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Ozrockrat

Expedition Leader
For use in the wet room I drilled 2 small holes in the corners of the box lip outside of the weather stripping. This will allow any shower water to drain outside the container. Also drill some large drain holes in the urine container-holder base.
From the other thread.
 

Ozrockrat

Expedition Leader
Run the diverter line back to the tank. Easy to do now, hard later! Mine is 2.5' from the heater to the faucet and takes it 20 seconds to get hot (less for warm ish). My heater is directly under the sink in the cabinet there, couldn't get any closer.

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What do you think about running all the water lines in the same insulation so that the diverted water can heat the lines in extreme conditions? I may have a set of water lines running semi exposed under the box from side to side.
 

java

Expedition Leader
Run the diverter line back to the tank. Easy to do now, hard later! Mine is 2.5' from the heater to the faucet and takes it 20 seconds to get hot (less for warm ish). My heater is directly under the sink in the cabinet there, couldn't get any closer.

Sent from my SM-G950U using Tapatalk
What do you think about running all the water lines in the same insulation so that the diverted water can heat the lines in extreme conditions? I may have a set of water lines running semi exposed under the box from side to side.
I think it's a good idea, you could go as far as a heater line looped though with them as well. But I use my truck sub freezing often so my needs may be a bit different! :)

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Ozrockrat

Expedition Leader
Run the diverter line back to the tank. Easy to do now, hard later! Mine is 2.5' from the heater to the faucet and takes it 20 seconds to get hot (less for warm ish). My heater is directly under the sink in the cabinet there, couldn't get any closer.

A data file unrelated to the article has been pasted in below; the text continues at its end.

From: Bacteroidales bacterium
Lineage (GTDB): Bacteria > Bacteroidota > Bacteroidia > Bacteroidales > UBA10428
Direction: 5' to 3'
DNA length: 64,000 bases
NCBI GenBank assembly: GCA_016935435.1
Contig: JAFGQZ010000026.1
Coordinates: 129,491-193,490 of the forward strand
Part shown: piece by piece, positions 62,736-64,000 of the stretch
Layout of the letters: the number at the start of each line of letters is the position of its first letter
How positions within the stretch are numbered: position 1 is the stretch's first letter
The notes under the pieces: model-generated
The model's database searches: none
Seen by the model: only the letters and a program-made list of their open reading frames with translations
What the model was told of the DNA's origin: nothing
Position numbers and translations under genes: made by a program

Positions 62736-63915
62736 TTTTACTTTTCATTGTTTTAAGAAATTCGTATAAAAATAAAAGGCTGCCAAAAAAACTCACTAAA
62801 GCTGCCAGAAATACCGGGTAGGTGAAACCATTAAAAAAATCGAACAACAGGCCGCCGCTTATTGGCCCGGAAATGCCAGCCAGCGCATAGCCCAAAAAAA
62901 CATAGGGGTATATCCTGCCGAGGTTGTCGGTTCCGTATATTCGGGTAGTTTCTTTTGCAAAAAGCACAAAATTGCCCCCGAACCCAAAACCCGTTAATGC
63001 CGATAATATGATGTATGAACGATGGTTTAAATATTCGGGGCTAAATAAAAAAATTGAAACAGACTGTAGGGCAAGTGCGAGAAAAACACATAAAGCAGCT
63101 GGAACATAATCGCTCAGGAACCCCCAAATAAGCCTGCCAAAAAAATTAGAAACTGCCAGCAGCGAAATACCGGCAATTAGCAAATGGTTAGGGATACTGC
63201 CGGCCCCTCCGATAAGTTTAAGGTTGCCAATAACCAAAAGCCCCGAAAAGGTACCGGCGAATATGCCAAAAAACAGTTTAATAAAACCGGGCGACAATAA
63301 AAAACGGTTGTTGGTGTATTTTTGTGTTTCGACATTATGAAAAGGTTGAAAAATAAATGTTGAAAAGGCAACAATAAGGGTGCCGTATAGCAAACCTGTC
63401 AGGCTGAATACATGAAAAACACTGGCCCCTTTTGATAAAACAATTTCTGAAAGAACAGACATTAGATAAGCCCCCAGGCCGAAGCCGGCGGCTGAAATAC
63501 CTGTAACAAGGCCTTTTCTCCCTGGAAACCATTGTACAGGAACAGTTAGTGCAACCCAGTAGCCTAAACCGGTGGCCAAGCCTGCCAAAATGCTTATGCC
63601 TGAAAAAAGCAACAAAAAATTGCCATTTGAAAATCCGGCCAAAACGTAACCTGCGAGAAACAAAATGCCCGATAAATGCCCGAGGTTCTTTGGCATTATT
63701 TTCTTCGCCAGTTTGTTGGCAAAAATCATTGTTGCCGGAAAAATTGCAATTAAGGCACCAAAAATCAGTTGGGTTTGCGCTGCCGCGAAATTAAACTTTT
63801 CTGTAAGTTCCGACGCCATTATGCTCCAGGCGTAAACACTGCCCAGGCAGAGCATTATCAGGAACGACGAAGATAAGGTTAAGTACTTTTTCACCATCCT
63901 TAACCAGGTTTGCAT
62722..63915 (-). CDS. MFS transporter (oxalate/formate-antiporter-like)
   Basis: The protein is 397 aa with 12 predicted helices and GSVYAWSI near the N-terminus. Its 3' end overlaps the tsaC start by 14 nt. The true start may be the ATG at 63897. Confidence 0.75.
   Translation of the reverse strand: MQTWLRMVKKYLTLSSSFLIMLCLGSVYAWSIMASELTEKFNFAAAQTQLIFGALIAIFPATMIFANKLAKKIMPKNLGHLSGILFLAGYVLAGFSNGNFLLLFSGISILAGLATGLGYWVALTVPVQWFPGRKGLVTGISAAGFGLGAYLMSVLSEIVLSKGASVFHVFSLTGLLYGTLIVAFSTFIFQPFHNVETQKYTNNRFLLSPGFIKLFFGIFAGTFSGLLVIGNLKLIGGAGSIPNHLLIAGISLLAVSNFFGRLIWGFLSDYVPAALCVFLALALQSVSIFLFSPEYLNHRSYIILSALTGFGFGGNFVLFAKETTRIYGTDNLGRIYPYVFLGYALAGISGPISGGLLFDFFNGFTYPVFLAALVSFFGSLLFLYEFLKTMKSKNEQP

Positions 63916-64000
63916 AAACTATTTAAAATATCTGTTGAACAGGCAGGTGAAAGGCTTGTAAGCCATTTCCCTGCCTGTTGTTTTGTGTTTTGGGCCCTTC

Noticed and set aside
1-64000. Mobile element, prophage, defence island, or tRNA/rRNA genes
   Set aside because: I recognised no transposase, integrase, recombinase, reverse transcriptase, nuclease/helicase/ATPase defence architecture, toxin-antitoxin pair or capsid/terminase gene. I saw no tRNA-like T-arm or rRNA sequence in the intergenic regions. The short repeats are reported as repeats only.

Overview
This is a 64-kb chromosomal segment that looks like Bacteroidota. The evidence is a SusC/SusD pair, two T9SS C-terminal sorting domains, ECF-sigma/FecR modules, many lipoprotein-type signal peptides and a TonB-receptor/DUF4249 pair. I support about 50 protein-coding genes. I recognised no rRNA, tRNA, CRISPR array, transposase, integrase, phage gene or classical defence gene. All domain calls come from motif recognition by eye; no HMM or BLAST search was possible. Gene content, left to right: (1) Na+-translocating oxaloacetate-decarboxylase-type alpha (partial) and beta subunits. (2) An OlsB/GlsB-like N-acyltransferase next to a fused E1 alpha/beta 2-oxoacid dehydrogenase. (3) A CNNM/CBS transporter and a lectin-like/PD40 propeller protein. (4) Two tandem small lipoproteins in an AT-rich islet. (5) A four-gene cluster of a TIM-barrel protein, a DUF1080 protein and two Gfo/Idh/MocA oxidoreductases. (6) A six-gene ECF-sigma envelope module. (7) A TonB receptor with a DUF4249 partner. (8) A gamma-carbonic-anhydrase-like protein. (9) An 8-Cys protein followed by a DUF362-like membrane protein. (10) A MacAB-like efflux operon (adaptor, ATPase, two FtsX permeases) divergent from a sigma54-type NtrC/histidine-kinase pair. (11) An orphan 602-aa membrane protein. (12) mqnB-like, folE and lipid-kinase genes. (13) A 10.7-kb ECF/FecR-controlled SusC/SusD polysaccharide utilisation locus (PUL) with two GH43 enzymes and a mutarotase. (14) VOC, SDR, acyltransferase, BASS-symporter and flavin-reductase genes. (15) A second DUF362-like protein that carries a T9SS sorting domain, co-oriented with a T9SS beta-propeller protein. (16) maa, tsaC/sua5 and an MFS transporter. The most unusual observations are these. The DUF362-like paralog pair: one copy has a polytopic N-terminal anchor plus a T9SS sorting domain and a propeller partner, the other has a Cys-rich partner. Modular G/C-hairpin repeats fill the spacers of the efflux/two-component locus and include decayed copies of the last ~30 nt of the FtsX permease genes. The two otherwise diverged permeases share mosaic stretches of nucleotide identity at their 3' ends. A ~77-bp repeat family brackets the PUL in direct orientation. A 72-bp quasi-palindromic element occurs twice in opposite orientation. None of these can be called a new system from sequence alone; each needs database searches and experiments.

Sent from my SM-G950U using Tapatalk
What do you think about running all the water lines in the same insulation so that the diverted water can heat the lines in extreme conditions? I may have a set of water lines running semi exposed under the box from side to side.
I think it's a good idea, you could go as far as a heater line looped though with them as well. But I use my truck sub freezing often so my needs may be a bit different! :)

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Hmm I could run the heating lines in the same insulation for the boxes on the passengers side. Probably all going to be pex anyway. I had planned on color coding with the red, blue and white so I may need to check alternative sizes or types to distinguish between heating (glycol) and water. I could always run copper heating lines across under the body to distinguish between them.
 

java

Expedition Leader
Run the diverter line back to the tank. Easy to do now, hard later! Mine is 2.5' from the heater to the faucet and takes it 20 seconds to get hot (less for warm ish). My heater is directly under the sink in the cabinet there, couldn't get any closer.

Sent from my SM-G950U using Tapatalk
What do you think about running all the water lines in the same insulation so that the diverted water can heat the lines in extreme conditions? I may have a set of water lines running semi exposed under the box from side to side.
I think it's a good idea, you could go as far as a heater line looped though with them as well. But I use my truck sub freezing often so my needs may be a bit different! :)

Sent from my SM-G950U using Tapatalk
Hmm I could run the heating lines in the same insulation for the boxes on the passengers side. Probably all going to be pex anyway. I had planned on color coding with the red, blue and white so I may need to check alternative sizes or types to distinguish between heating (glycol) and water. I could always run copper heating lines across under the body to distinguish between them.